World leaders converging on Washington, D.C. is normal. Leading tennis players from around the globe in town for the Citi Open is uncommon and noteworthy.
We’ll let historians debate the depth in the men’s field, but no recent Washington group included five of the top 11 ranked players on tour. No. 7 Nicolas Thiem is the top seed in the “500” level event, a designation that puts the Citi Open among the top 20 on tour.
That heady bunch of ranked men’s players set to tackle the three H’s – hard court, heat and humidity -- doesn’t even include defending champion Gael Monfils or three-time champion Juan Martin del Potro.
“It really a strong field. One of the best ever I’ve seen for a ‘500’ tournament,” said Thiem ahead of his first event as the No. 1 seed. The 23-year-old rising star added, “For us players, it’s not that great because we have a lot of tough matches ahead. For the crowd, it’s amazing.”
Yet for true rankings heft, flip the page to the women’s draw. Second-ranked and top-seeded Simona Halep makes her Washington debut and becomes the highest-ranked woman ever in this event. That she faces 2015 champion Sloane Stephens makes for a potentially rude welcome.
The WTA portion of the Citi Open formed in 2011, but Washington has crowned a men’s champion every year since 1969. The last four – Monfils, second seed Kei Nishikori, No. 3 Milos Raonic and Del Potro -- are in this field. As an indicator of past issues with attracting talent and this year’s impressive depth, all four are playing here for the first time since winning their respective titles. That means all four can claim defending champion status if so inclined.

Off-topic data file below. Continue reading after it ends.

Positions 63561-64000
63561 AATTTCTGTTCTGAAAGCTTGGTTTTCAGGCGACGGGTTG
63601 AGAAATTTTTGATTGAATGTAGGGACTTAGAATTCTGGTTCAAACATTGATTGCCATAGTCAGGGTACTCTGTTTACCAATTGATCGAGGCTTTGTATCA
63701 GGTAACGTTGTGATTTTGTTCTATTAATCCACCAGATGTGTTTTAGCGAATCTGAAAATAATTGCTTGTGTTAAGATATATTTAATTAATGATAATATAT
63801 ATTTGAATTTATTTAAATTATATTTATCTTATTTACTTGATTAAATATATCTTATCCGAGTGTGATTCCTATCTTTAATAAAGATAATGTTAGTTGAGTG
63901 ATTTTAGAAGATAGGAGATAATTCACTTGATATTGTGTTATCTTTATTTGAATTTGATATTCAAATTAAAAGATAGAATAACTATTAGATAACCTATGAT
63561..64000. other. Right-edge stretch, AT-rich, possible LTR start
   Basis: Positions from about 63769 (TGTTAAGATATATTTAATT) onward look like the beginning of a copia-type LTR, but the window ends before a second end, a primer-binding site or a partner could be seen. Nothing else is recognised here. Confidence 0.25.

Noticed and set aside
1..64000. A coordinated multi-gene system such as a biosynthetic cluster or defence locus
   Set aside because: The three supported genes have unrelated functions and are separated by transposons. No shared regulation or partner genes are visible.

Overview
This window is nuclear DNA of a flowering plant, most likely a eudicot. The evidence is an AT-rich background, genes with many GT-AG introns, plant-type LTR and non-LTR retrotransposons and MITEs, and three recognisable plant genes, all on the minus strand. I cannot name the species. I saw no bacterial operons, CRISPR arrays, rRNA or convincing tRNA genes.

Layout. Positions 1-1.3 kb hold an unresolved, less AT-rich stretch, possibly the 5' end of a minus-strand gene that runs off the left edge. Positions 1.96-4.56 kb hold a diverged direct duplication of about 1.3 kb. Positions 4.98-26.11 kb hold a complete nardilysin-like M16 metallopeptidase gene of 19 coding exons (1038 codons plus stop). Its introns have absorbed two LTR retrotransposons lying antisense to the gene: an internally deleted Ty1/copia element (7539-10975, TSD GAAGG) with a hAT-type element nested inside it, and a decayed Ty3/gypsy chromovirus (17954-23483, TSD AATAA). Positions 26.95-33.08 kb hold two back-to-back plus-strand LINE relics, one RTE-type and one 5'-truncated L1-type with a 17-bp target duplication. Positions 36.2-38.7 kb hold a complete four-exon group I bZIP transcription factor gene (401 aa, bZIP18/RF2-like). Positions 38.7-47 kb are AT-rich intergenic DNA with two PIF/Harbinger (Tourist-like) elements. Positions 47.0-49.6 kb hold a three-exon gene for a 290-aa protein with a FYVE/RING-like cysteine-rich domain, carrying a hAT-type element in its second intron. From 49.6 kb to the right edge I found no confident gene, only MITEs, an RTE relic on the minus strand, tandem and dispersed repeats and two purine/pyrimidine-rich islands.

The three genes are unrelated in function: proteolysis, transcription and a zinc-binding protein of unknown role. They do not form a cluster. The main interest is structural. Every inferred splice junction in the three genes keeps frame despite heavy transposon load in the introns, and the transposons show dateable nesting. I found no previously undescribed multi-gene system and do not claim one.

All that met with the media on Monday at the Rock Creek Park Tennis Center understand the challenges ahead.
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The field "feels very strong this year,” said Nishikori, the 2015 champion.
Advance to the third round and Nishikori could face Del Potro. Injuries halted the Argentine’s career over the years, but the 6-foot-6 masher once again ranks among the top 40 worldwide. Del Potro lost his first-ever match in Washington, but enters the 2017 event with a 14-match winning streak.
“I like to play here. I feel like home,” said Del Potro, a former U.S. Open champion who left Washington with trophies in 2008, 2009 and 2013.
Thiem owns wins this year over heavyweights Rafael Nadal, Andy Murray and Novak Djokovic. Other ranked headliners include fourth-seed Grigor Dimitrov and 20-year-old phenom Alexander Zverev. The combustible Nick Kyrgios makes his Washington debut as the 10th seed.
American players dominated Washington for decades. Though not as interminable as the Grand Slam drought – no titles since Andy Roddick’s 2003 U.S. Open win -- it’s been a minute since any American male ended his Washington week in the winner’s circle.
Starting with Jimmy Connors in 1988, an American won 13 titles over the next 20 years including Roddick in 2007. Del Potro’s win the following year started a run of nine consecutive international champions.
Citi Open staple and three-time runner-up John Isner withdrew Monday with a knee injury, leaving Jack Sock (9), Steve Johnson (14) and Ryan Harrison (16) as the only seeded Americans.
Like Thiem, Halep entered the Citi Open as a wild card. The Romanian said she sought late entry into one of the two WTA tournaments this week. Washington said heck yes to the two-time French Open finalist. Stephens also recently joined the field, which includes Canadian Genie Bouchard and 2016 finalist Lauren Davis.
“The tournament is quite strong,” said 2016 gold medalist Monica Puig during her time with the media.
Halep and others cited this week as their true kickoff for the hard court season, which culminates late August in New York for the U.S. Open. Considering the depth in both the men’s and women’s draws, acing this test would certainly qualify as a strong start.